My dad was a welcomer. At Bethel Horizons, he made a place for everyone. Everyone could contribute, and everyone was worthy of being in community. Everyone was indeed seen as somebody made in God’s image. This belief in unconditional acceptance was quieter at home – no repeat-after-me litanies were shouted – but it was unmistakable. No matter how messy my life was at the time, I was always welcomed home. Maybe I was worried about, maybe my choices were not quite understood, but I was always loved rather than judged.

Finally, my dad was a servant. He didn’t like to take credit for the way his work changed people’s lives. He credited the work itself, the fact that forgiveness is powerful; he saw himself only as a person who chose to put forgiveness in action.

In this attitude of humility, my dad has left us with another opportunity. Many relationships, opportunities, and connections have been catalyzed by my dad’s life, but they don’t hinge on it. We are all capable of being welcomers, of finding God’s image in others, and of choosing fascination over fear.

We have lost a leader, a mentor, a friend, a dad. But we are still powerfully and lovingly led. New horizons await us all…and they’re just beyond the pie.



I am spending this New Year’s Eve in, and it feels just right. I went to an evening yoga class with a favorite instructor, made sweet dumpling squash soup and a greens-apple-beet salad, and parked myself on the couch. And then got up and made my a personal-sized chocolate cookie ice cream cake, and then parked myself again, finally to write.

The idea of making resolutions strikes me differently on different years. Some years I love the forward pull of goals, of things I pledge to do every day, of the promise of transformation. Some years I don’t want the pressure of trying to better myself; I want to be right here rather than striving towards somewhere else.

This year both sentiments are pulling on me. The past few months, I’ve dug into the thought processes that have led me to eat too little and move too much. I’ve recognized that I both crave and fear stillness; I know how satisfying it is to quiet my mind, yet I resist it with twitchy Facebook checks and absent-minded nibbles.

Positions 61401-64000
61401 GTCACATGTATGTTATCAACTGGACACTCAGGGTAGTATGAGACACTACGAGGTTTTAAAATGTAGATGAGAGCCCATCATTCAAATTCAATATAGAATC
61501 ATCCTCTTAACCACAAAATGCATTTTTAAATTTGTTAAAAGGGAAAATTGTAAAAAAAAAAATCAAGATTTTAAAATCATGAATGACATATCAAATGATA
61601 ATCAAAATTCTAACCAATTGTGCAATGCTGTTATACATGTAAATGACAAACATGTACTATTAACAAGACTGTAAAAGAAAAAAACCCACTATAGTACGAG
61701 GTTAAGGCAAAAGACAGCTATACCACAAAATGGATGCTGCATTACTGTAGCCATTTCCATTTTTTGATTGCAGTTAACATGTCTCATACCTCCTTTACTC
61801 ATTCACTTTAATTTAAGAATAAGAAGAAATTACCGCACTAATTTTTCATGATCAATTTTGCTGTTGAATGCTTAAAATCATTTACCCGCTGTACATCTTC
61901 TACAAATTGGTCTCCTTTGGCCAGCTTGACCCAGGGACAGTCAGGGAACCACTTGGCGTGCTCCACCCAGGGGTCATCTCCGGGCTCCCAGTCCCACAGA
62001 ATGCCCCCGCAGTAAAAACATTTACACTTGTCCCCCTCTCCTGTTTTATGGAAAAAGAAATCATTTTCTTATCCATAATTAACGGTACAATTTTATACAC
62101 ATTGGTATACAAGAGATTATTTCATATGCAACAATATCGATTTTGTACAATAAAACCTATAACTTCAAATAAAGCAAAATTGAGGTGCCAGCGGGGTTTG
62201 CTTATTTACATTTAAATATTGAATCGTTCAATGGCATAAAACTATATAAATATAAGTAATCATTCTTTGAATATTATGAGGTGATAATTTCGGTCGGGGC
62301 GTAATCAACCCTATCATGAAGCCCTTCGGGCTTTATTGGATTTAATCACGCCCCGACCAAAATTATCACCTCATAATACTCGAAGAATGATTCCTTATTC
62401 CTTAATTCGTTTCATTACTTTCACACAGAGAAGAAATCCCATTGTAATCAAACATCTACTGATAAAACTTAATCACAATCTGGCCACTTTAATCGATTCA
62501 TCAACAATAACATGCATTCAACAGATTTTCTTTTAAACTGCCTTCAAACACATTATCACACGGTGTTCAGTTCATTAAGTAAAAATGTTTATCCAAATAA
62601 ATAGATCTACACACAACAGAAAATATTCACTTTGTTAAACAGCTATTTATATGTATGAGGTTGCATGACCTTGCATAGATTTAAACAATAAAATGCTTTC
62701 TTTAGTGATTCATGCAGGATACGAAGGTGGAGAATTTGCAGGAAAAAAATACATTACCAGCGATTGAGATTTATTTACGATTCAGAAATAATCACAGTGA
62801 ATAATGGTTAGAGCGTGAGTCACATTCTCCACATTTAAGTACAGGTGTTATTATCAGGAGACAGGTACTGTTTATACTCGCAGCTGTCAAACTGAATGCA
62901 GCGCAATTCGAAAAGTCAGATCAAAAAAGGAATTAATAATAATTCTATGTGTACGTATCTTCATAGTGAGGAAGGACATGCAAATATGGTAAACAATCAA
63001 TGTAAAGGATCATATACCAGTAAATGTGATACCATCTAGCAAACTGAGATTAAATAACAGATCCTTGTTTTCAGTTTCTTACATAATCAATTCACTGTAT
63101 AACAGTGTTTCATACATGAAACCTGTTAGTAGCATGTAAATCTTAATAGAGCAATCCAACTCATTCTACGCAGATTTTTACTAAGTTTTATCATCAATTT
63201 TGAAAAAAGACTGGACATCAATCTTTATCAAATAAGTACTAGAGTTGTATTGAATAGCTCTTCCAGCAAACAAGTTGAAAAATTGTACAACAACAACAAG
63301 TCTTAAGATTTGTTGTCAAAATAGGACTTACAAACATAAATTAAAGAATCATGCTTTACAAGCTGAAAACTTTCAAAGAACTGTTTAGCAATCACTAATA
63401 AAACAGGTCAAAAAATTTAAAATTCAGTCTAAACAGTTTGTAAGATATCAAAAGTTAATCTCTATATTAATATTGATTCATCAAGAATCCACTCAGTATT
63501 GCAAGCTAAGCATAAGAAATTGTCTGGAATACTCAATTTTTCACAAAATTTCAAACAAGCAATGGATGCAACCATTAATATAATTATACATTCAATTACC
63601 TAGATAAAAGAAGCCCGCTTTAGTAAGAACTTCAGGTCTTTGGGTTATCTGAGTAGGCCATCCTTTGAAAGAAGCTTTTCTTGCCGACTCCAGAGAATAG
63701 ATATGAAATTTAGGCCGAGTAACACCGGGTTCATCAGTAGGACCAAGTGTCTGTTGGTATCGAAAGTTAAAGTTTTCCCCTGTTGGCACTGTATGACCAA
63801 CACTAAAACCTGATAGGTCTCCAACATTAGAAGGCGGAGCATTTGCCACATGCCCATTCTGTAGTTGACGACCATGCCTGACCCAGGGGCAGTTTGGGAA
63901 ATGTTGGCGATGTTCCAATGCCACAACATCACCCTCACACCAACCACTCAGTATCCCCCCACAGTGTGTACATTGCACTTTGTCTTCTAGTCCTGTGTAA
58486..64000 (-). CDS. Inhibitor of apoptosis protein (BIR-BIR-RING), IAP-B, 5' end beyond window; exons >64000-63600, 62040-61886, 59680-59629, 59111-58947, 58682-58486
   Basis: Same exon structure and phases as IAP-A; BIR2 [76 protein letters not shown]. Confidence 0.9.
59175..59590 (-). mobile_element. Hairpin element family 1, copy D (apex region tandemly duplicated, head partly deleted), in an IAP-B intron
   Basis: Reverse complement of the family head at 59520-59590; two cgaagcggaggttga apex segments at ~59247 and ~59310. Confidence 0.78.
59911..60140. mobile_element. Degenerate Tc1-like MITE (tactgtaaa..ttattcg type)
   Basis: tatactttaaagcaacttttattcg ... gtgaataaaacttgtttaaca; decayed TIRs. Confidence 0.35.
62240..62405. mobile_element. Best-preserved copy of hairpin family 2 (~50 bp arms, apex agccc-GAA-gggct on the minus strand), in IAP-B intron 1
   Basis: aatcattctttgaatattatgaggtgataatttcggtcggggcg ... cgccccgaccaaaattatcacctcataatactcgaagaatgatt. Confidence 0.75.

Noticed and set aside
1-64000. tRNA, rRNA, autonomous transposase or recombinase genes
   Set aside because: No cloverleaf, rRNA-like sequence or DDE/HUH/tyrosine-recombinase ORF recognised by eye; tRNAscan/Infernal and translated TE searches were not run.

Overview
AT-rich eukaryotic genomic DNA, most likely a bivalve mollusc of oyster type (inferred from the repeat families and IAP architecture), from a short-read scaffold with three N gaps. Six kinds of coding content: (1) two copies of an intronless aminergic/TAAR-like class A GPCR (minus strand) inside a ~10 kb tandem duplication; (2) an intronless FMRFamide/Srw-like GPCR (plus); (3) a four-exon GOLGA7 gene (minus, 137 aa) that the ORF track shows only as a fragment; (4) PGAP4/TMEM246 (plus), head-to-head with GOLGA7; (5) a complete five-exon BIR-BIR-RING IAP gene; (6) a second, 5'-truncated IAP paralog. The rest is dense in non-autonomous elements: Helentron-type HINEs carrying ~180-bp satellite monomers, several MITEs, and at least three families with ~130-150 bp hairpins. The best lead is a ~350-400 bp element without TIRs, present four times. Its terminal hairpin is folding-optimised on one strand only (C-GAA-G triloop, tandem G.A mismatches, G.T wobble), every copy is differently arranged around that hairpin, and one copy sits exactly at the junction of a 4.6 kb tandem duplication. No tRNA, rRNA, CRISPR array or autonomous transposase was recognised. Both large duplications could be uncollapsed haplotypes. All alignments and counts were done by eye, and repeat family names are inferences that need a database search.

Likewise, somehow, I both crave and fear motion. I love the feeling of gaining traction towards an endpoint – an exam, an organized spice rack, a scary and awesome vision for life after grad school – yet I find myself pulling back to the safety of…Facebook and nibbling.

So I find myself wanting direction, intention, traction, and yet knowing that in my mind, those good things lie a hairsbreadth away from obsession. I want to make resolutions, but more self-imposed rules are not what I need. I need strength, and rigidity is not strength.

I also find myself sinking into languid, decadent relaxation like I’ve never let myself before. I am loving long, heavy nights of sleep without the pressure to wake up for a workout. I am drinking whole goddamned cocktails when I go out, accompanied by charcuterie and cheeses and sweet potato fries. I’m learning how to do holidays like I mean it, with scratch pumpkin pie, real whipped cream, and Christmas brunch with four different baked goods. I’m learning to hang out with my family all afternoon without feeling like I should go for a run. I’m learning to let myself be with, rather than trying to keep separate.

I’ve learned to appreciate these holidays as full, rich, and literally grounding. More important is that I’m letting myself experience different states of being; some days feel big, heavy, grounded, full to bursting. Others feel busy, light, forward-moving, pulling me to sharpness and precision. Disorder for me, ironically, is seeking too much order. It’s choosing one feeling – light, sharp, never settling, always striving – and hewing to it all the time. A state of high performance is perfectly fine, but only in balance with a state of low performance, or non-performance. Strength comes from work, nourishment, and rest. I’m catching up on the latter two.

So, resolutions. I made a list of what I want from the coming year. Most of the items are conceptual, less concrete than a motivational speaker or life coach would accept. I have a few measurable action steps, like shutting down Facebook and email while I’m working, and I will play with how to put intention rather than force behind steps.

Resolution means more than just intention, though. It’s also the end of conflict, the state of balance after tension is released. It’s the place that motion stops and from which it starts; it’s the end of the book, before the protagonists get immersed in the drama of volume two. Like the electrons whose jumping and falling creates light, we need both a resting place and a place that induces reach. Settling is beautiful, but staying settled means dying.

I’m taking this New Year’s Eve to settle a bit, to take in the resolution of this year before the next begins. And I’m also putting my intention towards the kind of resolution that comes in photographs: clarity. My vision won’t always be sharp, but I can keep my eyes up so I don’t miss it when the clouds disperse.

So this year, resolution in a few forms: intention, rest amidst motion, and clarity.

Fewer nibbles. More bites.

Happy New Year, all.